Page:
COLUMBUS, Ohio (WCMH) – A majority of Ohioans would support a state constitutional right to abortion, according to a Suffolk University/USA Today poll. 

The results of the poll, which Suffolk University released Monday, showed Ohioans across education levels, regions of the state and age groups support greater access to abortion than what Ohio’s lawmakers have prescribed.

The proposed amendment – the total signature count of which will be certified Tuesday – would assure the right to abortion before the point of fetal viability, as determined by a person’s physician.

In the 500-person telephone poll, conducted July 9-12, 58% of voters said they currently support the abortion rights amendment, while 32% opposed – outside the plus-or-minus 4.4-point margin of error. Unlike polling on Issue 1, only 10% of those polled were undecided.

While both men and women support the amendment, nearly two-thirds of women support enshrining abortion rights into the constitution, while 50% of men agree. All age groups would pass the amendment, although at 48% yes to 40% no, those aged 65 and older are closely divided and within the margin of error.

An overwhelming majority of self-identified Democrats approve the measure – 81% yes to 14% no. Republicans’ opinion of the proposed amendment is nearly opposite of the overall results, with 57% opposing constitutional protections for abortion and 32% supporting such protections.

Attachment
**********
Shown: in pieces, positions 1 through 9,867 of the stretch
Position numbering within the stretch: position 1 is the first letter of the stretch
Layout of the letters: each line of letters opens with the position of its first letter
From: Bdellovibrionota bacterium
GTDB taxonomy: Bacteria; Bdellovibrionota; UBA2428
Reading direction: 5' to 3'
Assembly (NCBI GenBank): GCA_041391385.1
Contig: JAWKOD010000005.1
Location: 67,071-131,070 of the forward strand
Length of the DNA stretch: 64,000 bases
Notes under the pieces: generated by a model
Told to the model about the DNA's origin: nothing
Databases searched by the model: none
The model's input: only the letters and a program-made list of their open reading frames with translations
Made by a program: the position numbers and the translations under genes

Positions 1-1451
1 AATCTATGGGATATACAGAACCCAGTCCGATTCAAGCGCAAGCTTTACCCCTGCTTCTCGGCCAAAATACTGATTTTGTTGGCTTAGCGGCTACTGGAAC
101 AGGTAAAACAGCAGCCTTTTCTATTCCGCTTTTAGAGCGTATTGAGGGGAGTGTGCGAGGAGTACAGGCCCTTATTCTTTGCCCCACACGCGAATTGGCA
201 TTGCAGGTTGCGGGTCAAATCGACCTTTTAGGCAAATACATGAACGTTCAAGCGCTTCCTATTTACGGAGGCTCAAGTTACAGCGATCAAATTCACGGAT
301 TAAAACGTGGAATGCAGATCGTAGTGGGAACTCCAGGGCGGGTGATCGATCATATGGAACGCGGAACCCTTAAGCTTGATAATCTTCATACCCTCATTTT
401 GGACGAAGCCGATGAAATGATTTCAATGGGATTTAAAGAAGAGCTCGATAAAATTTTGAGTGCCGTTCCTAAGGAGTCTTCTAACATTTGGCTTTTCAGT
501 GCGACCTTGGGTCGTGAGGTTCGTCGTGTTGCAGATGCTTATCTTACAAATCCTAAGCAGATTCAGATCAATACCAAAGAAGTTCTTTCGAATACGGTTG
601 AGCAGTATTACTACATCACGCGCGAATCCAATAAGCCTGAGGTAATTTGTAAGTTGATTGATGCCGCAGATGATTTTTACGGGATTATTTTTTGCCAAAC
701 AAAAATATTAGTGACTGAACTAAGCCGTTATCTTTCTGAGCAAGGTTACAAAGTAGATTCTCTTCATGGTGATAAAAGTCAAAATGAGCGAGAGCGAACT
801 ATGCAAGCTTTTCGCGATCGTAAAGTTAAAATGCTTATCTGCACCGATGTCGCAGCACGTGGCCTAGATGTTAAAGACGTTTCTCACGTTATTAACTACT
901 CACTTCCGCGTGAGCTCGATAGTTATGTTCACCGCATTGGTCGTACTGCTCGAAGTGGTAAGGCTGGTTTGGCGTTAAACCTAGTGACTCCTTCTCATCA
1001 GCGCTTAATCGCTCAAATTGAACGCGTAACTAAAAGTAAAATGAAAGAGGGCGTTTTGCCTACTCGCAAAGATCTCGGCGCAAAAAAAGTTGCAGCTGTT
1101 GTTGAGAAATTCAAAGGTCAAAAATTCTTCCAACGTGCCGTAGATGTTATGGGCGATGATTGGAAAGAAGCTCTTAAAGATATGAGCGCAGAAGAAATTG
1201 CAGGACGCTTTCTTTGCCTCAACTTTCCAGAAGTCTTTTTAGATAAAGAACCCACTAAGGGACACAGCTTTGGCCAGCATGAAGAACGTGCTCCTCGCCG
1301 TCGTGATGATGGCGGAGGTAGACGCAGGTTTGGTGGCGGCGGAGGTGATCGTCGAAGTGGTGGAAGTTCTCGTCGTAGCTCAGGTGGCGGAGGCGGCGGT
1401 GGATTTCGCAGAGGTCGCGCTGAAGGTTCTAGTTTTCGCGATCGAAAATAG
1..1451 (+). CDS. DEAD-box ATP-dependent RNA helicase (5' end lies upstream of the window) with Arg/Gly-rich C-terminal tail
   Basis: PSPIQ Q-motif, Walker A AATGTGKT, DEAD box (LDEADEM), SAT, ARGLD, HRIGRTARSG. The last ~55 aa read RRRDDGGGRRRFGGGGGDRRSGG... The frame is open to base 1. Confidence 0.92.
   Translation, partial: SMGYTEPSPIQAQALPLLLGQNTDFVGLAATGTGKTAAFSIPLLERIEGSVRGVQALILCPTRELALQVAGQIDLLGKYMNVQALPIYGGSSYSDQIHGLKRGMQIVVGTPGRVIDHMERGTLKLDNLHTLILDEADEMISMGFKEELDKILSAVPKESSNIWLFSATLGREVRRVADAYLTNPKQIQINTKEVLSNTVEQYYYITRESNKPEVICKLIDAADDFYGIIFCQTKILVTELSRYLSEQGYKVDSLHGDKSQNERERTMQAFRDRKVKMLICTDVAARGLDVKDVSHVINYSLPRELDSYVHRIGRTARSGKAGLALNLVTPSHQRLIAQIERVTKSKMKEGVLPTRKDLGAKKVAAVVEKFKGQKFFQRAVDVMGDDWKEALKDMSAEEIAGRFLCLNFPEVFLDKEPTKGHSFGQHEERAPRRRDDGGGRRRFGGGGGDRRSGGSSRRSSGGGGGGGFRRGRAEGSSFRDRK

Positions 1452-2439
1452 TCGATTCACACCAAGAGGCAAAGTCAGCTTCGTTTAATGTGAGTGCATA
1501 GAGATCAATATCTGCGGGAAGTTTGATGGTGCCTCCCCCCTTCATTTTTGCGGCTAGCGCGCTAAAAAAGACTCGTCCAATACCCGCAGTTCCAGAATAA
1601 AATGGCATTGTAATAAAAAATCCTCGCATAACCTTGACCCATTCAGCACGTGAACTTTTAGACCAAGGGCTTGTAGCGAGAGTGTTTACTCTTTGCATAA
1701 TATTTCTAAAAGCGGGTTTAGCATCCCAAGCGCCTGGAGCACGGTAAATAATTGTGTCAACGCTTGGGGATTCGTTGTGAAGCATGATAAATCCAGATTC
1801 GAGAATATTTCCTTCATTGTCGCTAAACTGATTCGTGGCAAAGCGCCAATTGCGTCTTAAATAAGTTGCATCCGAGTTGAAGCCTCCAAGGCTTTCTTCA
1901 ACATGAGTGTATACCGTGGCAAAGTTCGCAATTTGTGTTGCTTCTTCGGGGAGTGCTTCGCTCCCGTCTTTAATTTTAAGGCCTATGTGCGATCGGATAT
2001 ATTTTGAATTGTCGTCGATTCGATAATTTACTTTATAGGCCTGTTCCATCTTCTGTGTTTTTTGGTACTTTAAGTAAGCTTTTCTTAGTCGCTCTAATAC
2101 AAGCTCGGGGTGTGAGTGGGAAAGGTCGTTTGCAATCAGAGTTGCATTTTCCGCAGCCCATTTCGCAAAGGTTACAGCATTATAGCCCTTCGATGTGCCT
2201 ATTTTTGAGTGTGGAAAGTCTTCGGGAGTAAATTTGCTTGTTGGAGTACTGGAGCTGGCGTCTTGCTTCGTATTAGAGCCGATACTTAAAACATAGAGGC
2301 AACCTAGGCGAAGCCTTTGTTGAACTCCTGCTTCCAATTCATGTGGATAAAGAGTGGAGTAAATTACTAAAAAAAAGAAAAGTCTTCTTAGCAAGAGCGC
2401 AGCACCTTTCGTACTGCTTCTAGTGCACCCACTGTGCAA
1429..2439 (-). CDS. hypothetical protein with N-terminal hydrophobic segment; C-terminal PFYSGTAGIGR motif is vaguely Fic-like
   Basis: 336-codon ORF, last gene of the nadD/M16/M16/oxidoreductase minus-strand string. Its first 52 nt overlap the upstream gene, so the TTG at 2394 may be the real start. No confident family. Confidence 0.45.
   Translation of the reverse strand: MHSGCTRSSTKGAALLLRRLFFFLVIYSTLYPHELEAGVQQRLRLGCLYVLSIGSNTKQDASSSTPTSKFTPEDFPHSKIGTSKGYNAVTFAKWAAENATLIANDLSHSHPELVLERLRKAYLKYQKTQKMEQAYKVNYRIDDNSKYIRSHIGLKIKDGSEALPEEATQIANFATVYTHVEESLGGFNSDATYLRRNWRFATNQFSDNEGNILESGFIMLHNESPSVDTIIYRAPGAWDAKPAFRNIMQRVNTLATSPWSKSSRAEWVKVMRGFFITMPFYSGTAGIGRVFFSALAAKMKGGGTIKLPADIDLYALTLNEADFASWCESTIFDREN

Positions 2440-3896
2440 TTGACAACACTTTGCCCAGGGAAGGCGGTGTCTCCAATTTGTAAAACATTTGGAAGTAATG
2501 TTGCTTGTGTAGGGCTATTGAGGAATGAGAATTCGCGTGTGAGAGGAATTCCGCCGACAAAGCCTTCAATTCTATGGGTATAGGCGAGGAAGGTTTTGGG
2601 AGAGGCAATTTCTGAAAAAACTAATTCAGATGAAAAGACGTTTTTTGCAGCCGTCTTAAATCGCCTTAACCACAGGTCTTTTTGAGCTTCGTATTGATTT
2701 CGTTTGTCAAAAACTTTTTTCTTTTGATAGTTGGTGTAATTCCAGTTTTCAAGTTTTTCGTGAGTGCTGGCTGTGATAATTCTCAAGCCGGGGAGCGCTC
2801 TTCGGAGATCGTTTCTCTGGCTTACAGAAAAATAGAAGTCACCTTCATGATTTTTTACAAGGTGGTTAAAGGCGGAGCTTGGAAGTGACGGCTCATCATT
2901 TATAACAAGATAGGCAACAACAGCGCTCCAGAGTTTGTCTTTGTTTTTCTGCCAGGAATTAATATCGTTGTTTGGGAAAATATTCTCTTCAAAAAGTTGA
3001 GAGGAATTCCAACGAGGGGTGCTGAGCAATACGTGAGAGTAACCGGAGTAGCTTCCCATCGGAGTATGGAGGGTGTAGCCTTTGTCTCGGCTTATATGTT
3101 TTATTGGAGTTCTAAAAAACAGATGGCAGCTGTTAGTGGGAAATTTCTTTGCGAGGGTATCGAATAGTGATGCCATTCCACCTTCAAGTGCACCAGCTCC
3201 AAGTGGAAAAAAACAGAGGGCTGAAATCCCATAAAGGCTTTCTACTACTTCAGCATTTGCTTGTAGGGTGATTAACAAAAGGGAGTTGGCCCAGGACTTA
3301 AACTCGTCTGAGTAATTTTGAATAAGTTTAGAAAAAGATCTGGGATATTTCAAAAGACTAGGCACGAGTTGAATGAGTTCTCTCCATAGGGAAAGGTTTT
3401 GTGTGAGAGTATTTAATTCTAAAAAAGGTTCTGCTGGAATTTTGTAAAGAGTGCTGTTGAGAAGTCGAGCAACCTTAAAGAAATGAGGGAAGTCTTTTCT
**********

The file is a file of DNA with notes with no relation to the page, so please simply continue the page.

Support for abortion also transcended education and income levels, with those having a high school education or less supporting the amendment most weakly. Ohioans in the lowest income group, earning less than $20,000, and those making between $75,000 and $100,000, most strongly supported the amendment among socioeconomic groups.

More than 80% of those who voted for President Joe Biden in the 2020 election supported adding abortion rights to the state constitution, compared to 38% of those who voted for Donald Trump.

While not currently enforceable, in 2019 Ohio passed one of the nation’s strictest abortion laws, outlawing the procedure after fetal cardiac activity can be detected, around six weeks of pregnancy. Oft-called the “Heartbeat Bill,” the law went through periods of applicability before being temporarily blocked, pending a decision by the Ohio Supreme Court.